Bertie Journal: Sailing to the Galápagos

February 22, 2018

Life on BERTIE continues to feel like an awful lot of work without much recreation time. Today’s visit with the Sapphires was especially appreciated, because it was a break in the semi-routine of cleaning, swabbing, cooking, thinking and talking about food, shopping, inventorying, stowing, doing dishes, and prepping the boat for a long passage. I hope that once we get to the Galápagos we will have a better balance of work-to-recreation time.

This is what landlubbers misunderstand about cruising life: it’s not a vacation. In spite of the sunblock and skimpy clothes, I feel less like I’ve been on vacation this week than I do in my normal life back at home. A regular day on board BERTIE might include painting, grease, carpentry, or electrical work. Although the daily chores are similar to housekeeping, if you let something slide in boat maintenance, you could sink at any moment, or wreck against the shore.

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While we were still moored in Acapulco, I had a perfect moment that illustrated the difference between cruising and vacation lifestyles. Peter had assigned me the job of greasing the main halyard. It was only my fifth day in Mexico, so I was wearing tights and a baggy long-sleeved shirt of Peter’s to cover my lily-white skin. Both garments had already been blessed with “Bertie kisses,” i.e. grease stains. A big floppy hat completed my attire. Climbing around on the main boom so I could reach the halyard, I felt like a nautical grease-monkey. A motor-yacht passed by, with bikini-clad, tanned supermodels lounging about on deck. I waved at them with my calloused, greasy hand. Some of them gave me the stink-eye. Some of them just looked blank. No one waved. I don’t think they had a category in their brains for a woman like me.

I’m certainly not complaining about working on BERTIE. This is exactly the trip I signed up for, and a more-than-fair deal. Heidi and Peter, full time cruisers, invited me to live with them on BERTIE for the Mexico-to-Galápagos leg of their life’s journey. I will pay for my round trip airfare from home to Mexico, then Galápagos home; help with passage preparation; do regular chores on board; and, most importantly, take my turn standing watch while we sail the two-week open ocean crossing. I’ve also researched Galápagos Island day trips; picked out field guide books; learned about what season it is in the Galápagos and what animals might be around; and will be the on-board naturalist once we get to the islands. There are thirty-three islands in the archipelago, and each one has been known by at least two names in its history. Day trips depart from four main port cities. Sorting it all out was very confusing at first. I had to create a spreadsheet to keep track of all the different islands, which city was on which island, and where to go (for example) to see penguins at this time of year. Before I ever stepped aboard BERTIE, I’d already served some time in my nerdy ecotour travel agent role.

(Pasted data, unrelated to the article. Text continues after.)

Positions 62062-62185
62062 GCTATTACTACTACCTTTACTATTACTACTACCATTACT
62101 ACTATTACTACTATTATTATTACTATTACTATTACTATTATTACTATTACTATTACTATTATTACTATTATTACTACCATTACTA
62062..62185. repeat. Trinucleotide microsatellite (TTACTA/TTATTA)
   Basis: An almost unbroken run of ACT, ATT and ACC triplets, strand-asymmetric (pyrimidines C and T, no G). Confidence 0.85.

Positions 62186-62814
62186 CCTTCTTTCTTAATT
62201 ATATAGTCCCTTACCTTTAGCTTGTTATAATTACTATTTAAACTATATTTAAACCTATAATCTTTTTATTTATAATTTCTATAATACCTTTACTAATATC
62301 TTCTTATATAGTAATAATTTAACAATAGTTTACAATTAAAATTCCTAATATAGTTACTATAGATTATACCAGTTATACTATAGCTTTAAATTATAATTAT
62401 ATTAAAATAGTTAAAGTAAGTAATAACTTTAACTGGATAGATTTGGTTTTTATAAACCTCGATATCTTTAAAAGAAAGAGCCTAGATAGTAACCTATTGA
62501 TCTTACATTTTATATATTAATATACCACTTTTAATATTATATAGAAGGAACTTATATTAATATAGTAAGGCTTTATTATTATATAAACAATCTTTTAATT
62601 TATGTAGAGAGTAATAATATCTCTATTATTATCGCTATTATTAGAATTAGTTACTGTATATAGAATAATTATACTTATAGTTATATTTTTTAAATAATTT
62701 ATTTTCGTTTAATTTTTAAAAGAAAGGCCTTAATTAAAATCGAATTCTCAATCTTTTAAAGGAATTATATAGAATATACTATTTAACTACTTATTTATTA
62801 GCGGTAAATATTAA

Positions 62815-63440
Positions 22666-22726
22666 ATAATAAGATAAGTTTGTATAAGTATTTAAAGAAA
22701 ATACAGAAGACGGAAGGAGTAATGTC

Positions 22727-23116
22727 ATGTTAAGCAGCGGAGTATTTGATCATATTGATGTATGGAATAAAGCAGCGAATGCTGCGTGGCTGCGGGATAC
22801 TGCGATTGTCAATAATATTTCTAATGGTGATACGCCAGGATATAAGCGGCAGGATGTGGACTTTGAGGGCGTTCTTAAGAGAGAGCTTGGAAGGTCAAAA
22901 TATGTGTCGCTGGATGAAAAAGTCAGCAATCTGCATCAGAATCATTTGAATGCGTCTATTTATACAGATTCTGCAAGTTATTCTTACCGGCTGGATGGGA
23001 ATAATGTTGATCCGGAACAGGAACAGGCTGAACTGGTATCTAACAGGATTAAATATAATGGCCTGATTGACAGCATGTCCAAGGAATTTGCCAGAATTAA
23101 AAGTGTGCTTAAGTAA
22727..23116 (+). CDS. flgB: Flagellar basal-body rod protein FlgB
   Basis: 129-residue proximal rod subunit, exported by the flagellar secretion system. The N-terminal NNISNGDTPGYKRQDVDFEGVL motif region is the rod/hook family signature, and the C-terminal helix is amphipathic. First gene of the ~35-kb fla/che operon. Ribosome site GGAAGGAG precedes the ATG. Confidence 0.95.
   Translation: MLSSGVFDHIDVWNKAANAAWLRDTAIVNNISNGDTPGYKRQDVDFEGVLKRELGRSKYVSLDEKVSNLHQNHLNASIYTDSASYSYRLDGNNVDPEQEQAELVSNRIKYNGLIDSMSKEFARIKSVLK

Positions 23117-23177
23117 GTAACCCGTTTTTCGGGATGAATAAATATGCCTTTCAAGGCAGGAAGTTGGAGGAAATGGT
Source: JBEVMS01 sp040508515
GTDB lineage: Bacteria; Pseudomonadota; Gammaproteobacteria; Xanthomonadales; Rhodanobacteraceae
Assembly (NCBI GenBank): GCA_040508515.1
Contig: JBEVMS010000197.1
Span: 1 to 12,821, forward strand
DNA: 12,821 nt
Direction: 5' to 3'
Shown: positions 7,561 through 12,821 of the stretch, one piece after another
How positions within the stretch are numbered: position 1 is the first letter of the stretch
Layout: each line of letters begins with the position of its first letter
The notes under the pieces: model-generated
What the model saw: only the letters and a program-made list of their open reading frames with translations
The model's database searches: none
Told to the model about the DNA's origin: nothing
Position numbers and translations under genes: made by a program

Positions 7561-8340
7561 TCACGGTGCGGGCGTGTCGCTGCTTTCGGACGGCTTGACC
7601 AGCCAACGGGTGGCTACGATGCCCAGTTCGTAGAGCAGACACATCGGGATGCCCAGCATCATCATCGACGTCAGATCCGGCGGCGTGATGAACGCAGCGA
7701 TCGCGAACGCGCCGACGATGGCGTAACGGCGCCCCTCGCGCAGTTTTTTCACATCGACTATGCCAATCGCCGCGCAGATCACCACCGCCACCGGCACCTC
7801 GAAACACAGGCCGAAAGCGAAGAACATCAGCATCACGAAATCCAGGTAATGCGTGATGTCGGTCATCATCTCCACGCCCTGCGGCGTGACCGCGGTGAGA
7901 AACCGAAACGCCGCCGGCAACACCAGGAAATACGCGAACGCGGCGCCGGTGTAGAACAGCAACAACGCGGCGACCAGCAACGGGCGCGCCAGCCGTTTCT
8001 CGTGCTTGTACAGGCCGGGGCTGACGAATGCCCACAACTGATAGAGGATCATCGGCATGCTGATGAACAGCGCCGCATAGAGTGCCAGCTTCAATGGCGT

For the Berties’ side of our arrangement, in exchange for my labors they will provide my room and board; cover all of BERTIE’s maintenance, fuel, moorage, and administrative costs; hire the required agent in the Galápagos; and pay for all permits and fees. My only expenses should be water taxis, tours on shore, and extras like booze and souvenirs. I won’t have to pay for hotels or food once we arrive in the islands. This is perhaps the most affordable way possible to get to the Galápagos Islands, and then spend time there.

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A typical meal aboard BERTIE, featuring fresh seafood and local produce.

Underlying all of these somewhat mundane details, my motivation is pretty strong for sailing, rather than flying, to the Galápagos. For the last decade or so, my feelings about recreational travel – especially so-called ecotourism – have been conflicted. Burning up tons of carbon so I can go see the “last great places before they are gone” seems incredibly selfish and short-sighted. While we will use some fuel on BERTIE, the vast majority of our trip will be under sail power. Clean, silent, and carbon-neutral. It feels good.

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BERTIE, self-steering, quiet, and no fossil fuels used.

Heidi and I went for a swim this afternoon – my first swim in Mexico! – but it was a gear check for tomorrow’s bottom-scraping, not just for fun. Tonight, salty from the ocean, I did a freshwater rinse out on deck before bed. Using a bowl with about a liter of water in it, a washcloth, and a Sierra cup, I stood under the starry night sky and washed the salt off my skin, then air dried. A waxing crescent moon hung above, sullied by not a single electric light. For years, I’ve lived in the high latitudes, wearing woolly long underwear even during the summer months. This night, naked, feeling the breeze on my skin, not a trace of a chill – it’s my exquisite reward.

(This is Part 9 of the BERTIE JOURNAL series. Click here for Part 10. Or click here to start at the beginning.)

This entry was posted in Boats, Conservation, Culture, Galapagos, Islands, Mexico, Travel, Uncategorized, Work and tagged , , , . Bookmark the permalink.

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